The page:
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Fall Foraging with Prickly Pear and Mesquite

Prickly Pear FruitsWorking with plants provides numerous opportunities to live our lives in harmony with the natural cycles unfolding around us and within us.  Just as the end of winter is marked by walking the river and harvesting resinous Cottonwood buds (Populus deltoides wislizenii), the transition to fall reveals itself as I harvest Prickly Pears (Opuntia spp.) in muted late-season light. Prickly Pears are one of the delights of urban foraging as there are many fruiting plants around town here in Albuquerque. In fact, it is easy to find an abundance of Prickly Pears in quiet residential neighborhoods, vacant lots, and alleyways that are well off of the busy main boulevards. Prickly Pear has medicinal uses including positive effects on blood sugar and cholesterol but the best part is baking and beverage making with this magical magenta fruit.

Harvesting and processing these fruits, often referred to as tunas, is easier than you might think. In my area, they begin to ripen in September and continue through the fall and even into the winter. Using tongs, grab onto a fruit, twist, and pull it off gently and place it into your bag or stock pot.  There are a number of different methods for dealing with the glochids, or tiny cactus hairs that protect the fruit. Since I usually harvest Prickly Pears from urban environments, I favor the soak and peel method.  This involves soaking the fruits in lukewarm water for a half hour or so where most of the glochids will float away. Using the tongs again, remove fruits from the water, slice off the broad flat end, and carefully peel the skin. This experience will vary depending on the fruits. I find that the slightly smaller fruits of Opuntia polyaPrickly Pear soakingcantha tend to let go of their glochids in the water more freely while the larger fruits of O. englemannii tend to be a little more stubborn. Also some peel more easily than others but often the skin will readily peel back in a manner reminiscent of working with roasted bell peppers. Get it started with a knife and pull pieces back with your fingers, if the fruit is willing. Otherwise, just peel it with your knife. Next, put the peeled fruits in a sieve and push them through with a potato masher and the back side of a large serving spoon.  This will collect the seeds and much of the pulp. Depending on the size of the fruits, I frequently get 1 ounce or more of juice per fruit. Not a bad yield and once you get your routine down, this process unfolds rather quickly.

Now that you have all of this Prickly Pear juice, what should you do with it? There are lots of ways to use it and my favorite is the simplest–just drink it. I like to make all sorts Prickly Pear juicingof beverages with Prickly Pear juice including fermented sodas, infused herbal teas, syrup-based cocktails, or dilute it with water as it tastes good on its own. I also freeze it to drink throughout the winter and early spring. Since I like baking and have kids that will eat sweets, I usually end up making some desserts. I have made a number of Prickly Pear treats over the years and my latest recipe is here for you to try out. Regular readers and students will already know that I am in love with my desert home and most everything that comes out of my botanical kitchen reflects this fondness of dryland plants. Mesquite (Prosopis gladulosa torreyana, P. spp.) is the perfect companion for Prickly Pear in landscapes and also in food.  It imparts a clear and distinct flavor to foods so try it out for yourself first to see how you like it.  Foraging enthusiasts may wish to collect Mesquite pods and process them but without the proper equipment (such as a hammermill), this is a time consuming task and difficult to make a fine floury powder at home. Luckily, mesquite flour is something you can buy and store in your refrigerator for culinary explorations like this. I usually keep it to no more than 25% of any flour mixture to prevent it from overwhelming the other flavors in whatever recipe I am making.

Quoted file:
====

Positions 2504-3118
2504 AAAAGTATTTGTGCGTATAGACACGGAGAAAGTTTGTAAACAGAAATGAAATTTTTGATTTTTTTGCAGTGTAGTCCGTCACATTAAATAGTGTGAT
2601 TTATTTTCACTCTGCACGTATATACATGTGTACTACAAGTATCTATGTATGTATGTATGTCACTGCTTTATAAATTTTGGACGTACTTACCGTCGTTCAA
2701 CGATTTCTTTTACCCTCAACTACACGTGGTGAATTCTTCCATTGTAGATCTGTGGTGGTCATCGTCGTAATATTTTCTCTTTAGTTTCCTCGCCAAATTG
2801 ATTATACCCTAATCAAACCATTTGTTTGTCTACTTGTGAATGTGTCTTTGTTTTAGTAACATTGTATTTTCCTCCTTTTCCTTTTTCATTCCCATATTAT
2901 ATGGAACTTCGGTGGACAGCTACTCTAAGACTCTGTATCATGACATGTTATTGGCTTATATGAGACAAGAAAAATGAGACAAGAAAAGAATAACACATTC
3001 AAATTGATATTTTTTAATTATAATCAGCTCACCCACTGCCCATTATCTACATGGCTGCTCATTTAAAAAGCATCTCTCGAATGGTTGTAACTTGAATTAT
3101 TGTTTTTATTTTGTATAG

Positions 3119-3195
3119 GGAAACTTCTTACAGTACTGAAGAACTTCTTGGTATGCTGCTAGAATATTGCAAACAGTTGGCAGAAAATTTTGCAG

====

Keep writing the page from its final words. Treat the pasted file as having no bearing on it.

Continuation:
Prickly Pear Mesquite Sandwich Cookies with Coconut and Lime

Mesquite Lime Cookies:

  • 1/2 cup unsalted butter, softened
  • 1/2 cup sugar
  • 1 egg
  • 2 TBSP fresh lime juice
  • 1 1/2 TBSP lime zest
  • 1/2 cup almond flour
  • 1/2 cup quinoa flour
  • 1/4 cup whole wheat flour
  • 1/4 cup mesquite flour
  • 1/2 tsp baking powder
  • 1/4 tsp salt

Prickly Pear Coconut Filling:

  • 7.5 ounces coconut manna, softened in a warm water bath
  • 1/2 cup milk
  • 2 TBSP Prickly Pear juice
  • 1 TBSP vanilla
  • 1 to 2 TBSP sugar
  • pinch of salt

Optional Ganache: I have little interest in desserts without chocolate so this is for my fellow chocolate lovers

  • 6 ounces grated or chopped chocolate of your liking
  • 3/4 cup heavy cream

Prickly Pear Mesquite cookiesPrickly Pear Mesquite chocolate cookies


Making the cookies: Preheat the oven to 375 and line your cookie sheets. Cream the butter and sugar together and then add the egg, lime zest, and lime juice. Scoop drops of this dough onto your cookie sheets, dust them with flour, and flatten them with a broad knife. Bake for about 10 minutes or until the edges start to turn light brown.

Making the filling: Blend all ingredients in a food processor.

Finishing: Once the cookies have cooled, put a spoonful of filling on the backside of a cookie and make a sandwich with a second one. If you wish to add the ganache, warm the cream in a saucepan on medium heat. Put the chocolate in a bowl and pour the heated cream over it. Very gently stir it in a spiral motion without making any bubbles until all is integrated. Wait until this mixture cools (80 degrees or so) and is thick enough to pour it over the cookies without running off.


Connecting with Our Heritage Through Herbs